Publication Date

2012-08-07

Availability

Open access

Embargo Period

2012-08-07

Degree Type

Dissertation

Degree Name

Doctor of Philosophy (PHD)

Department

Mathematics (Arts and Sciences)

Date of Defense

2012-07-17

First Committee Member

Shigui Ruan

Second Committee Member

Chris Cosner

Third Committee Member

Don DeAngelis

Fourth Committee Member

Marvin Mielke

Abstract

Methicillin-resistant Staphylococcus aureus (MRSA) is a bacterium that causes infections in different parts of the body. It is tougher to treat than most strains of Staphylococcus aureus or staph, because it is resistant to some commonly used antibiotics. In this work, we investigate the role of environmental contamination on the clinical epidemiology of antibiotic-resistant bacteria in hospitals. A compartmental model is constructed to describe the transmission characteristics of MRSA in hospital setting. The deterministic epidemic model includes five compartments: colonized and uncolonized patients, contaminated and uncontamincated health care workers (HCWs), and bacterial load in environment. Basic reproduction number R0 is calculated, and its numerical and sensitivity analysis has been performed to study the asymptotic behavior of our model, and to help identify factors responsible for observed patterns of infection. A stochastic epidemic model with stochastic simulations is also presented to supply a comprehensive analysis of its behavior. The purpose of this study is to provide theoretical guidance for designing efficient control measures, such as increasing the hand hygiene compliance of HCWs and disinfection rate of environment, and decreasing the transmission rate between environment and patients and HCWs.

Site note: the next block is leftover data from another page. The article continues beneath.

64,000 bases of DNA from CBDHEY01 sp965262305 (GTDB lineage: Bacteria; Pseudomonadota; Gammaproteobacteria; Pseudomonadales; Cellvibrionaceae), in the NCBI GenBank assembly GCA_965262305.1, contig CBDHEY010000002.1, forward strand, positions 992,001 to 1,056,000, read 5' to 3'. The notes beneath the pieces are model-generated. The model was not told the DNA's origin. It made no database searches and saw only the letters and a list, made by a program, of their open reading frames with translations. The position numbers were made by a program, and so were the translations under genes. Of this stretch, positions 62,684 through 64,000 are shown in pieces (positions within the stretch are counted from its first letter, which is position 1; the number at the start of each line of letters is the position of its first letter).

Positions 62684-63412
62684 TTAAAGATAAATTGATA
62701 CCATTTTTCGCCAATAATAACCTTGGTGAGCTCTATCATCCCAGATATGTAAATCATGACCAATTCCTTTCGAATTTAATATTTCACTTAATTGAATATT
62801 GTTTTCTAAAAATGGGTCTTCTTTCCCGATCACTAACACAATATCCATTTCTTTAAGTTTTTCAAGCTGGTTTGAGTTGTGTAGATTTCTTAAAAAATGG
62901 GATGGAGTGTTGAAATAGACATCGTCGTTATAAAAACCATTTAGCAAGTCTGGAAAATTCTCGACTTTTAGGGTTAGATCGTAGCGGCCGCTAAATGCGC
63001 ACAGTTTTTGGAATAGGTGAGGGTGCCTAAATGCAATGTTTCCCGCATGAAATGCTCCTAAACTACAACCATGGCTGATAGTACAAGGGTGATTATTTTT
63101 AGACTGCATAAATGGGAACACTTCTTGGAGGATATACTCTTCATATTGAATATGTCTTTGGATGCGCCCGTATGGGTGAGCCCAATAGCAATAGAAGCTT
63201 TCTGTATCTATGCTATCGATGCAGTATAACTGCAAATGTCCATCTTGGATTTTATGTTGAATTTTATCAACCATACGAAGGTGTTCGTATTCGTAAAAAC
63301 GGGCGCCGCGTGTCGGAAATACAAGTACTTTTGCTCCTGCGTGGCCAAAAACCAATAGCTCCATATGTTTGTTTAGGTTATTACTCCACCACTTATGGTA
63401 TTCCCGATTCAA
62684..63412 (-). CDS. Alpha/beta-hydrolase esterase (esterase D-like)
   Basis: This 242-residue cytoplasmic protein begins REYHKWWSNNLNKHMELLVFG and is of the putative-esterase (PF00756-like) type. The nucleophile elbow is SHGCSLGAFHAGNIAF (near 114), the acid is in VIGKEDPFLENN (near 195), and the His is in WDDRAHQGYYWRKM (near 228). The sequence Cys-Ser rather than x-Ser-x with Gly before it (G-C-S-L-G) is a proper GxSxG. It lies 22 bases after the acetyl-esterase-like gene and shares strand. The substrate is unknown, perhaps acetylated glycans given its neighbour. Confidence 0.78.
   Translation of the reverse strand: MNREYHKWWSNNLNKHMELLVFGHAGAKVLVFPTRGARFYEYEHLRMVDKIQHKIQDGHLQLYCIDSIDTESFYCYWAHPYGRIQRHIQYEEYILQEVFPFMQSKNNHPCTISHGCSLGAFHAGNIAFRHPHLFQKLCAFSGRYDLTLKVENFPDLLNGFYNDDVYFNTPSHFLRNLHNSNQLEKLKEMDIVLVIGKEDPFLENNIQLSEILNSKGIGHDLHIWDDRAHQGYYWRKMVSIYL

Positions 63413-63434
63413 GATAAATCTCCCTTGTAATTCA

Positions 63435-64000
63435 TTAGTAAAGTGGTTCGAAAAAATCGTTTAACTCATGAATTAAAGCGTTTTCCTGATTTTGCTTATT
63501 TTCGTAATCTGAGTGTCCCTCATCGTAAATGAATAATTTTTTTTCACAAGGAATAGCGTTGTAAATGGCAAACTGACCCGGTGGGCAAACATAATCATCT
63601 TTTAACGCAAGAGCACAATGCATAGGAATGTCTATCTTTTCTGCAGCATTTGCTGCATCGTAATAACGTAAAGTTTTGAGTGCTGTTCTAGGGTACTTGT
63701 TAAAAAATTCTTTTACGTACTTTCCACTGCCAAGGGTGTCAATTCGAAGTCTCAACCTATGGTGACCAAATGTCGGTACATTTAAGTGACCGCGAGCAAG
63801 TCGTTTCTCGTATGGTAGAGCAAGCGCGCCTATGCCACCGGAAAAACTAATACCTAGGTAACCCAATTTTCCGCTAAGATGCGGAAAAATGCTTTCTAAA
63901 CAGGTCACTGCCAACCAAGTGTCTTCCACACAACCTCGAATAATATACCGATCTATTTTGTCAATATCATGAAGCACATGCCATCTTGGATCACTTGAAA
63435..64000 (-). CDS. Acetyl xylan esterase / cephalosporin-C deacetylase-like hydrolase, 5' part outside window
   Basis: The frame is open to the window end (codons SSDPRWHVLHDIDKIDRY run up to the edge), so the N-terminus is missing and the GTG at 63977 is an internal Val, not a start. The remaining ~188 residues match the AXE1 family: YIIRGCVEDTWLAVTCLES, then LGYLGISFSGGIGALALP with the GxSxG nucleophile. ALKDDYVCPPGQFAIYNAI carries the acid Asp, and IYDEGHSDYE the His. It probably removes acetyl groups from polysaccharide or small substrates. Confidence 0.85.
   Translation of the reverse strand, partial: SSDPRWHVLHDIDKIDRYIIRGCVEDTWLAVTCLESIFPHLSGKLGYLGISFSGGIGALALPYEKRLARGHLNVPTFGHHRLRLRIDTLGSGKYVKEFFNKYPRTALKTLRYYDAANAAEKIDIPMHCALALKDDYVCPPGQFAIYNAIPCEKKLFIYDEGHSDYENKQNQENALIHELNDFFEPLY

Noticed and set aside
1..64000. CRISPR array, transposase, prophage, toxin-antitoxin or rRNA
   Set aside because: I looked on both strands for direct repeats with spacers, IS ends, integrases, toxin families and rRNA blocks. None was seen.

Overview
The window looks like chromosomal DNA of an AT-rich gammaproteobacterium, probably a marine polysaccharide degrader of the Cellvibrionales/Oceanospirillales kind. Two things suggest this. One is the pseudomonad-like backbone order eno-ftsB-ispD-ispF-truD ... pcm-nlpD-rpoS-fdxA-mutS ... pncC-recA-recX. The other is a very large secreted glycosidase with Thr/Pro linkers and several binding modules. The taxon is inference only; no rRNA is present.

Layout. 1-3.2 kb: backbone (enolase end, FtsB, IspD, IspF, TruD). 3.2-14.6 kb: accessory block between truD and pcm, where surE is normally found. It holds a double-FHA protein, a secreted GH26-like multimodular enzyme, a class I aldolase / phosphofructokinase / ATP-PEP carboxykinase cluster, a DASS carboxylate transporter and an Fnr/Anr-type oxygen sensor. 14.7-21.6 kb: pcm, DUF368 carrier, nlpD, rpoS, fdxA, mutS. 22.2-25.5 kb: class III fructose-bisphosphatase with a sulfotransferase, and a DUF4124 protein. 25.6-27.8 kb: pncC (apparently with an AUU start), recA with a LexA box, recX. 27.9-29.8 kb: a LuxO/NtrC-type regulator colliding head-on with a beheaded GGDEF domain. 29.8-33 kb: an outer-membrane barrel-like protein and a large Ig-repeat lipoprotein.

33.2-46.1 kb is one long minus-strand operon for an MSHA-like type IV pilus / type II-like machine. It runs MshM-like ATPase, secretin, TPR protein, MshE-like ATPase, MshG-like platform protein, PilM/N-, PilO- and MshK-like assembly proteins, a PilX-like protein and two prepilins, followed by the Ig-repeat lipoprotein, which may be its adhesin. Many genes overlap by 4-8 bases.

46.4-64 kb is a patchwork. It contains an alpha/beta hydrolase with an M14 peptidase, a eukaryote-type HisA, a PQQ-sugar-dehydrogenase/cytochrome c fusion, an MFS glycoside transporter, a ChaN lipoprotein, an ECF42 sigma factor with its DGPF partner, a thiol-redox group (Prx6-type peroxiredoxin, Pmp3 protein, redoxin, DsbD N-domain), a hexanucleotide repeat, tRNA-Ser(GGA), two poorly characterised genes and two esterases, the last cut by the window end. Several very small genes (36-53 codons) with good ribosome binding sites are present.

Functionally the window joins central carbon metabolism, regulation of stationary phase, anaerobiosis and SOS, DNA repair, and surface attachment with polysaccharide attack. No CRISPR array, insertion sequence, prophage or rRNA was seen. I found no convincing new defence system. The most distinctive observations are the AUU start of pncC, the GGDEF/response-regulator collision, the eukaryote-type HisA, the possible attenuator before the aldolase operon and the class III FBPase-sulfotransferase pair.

Keywords

methicillin-resistant Staphylococcus aureus; dynamic system; environmental infection; differential equations; stochastic simulations

Share

COinS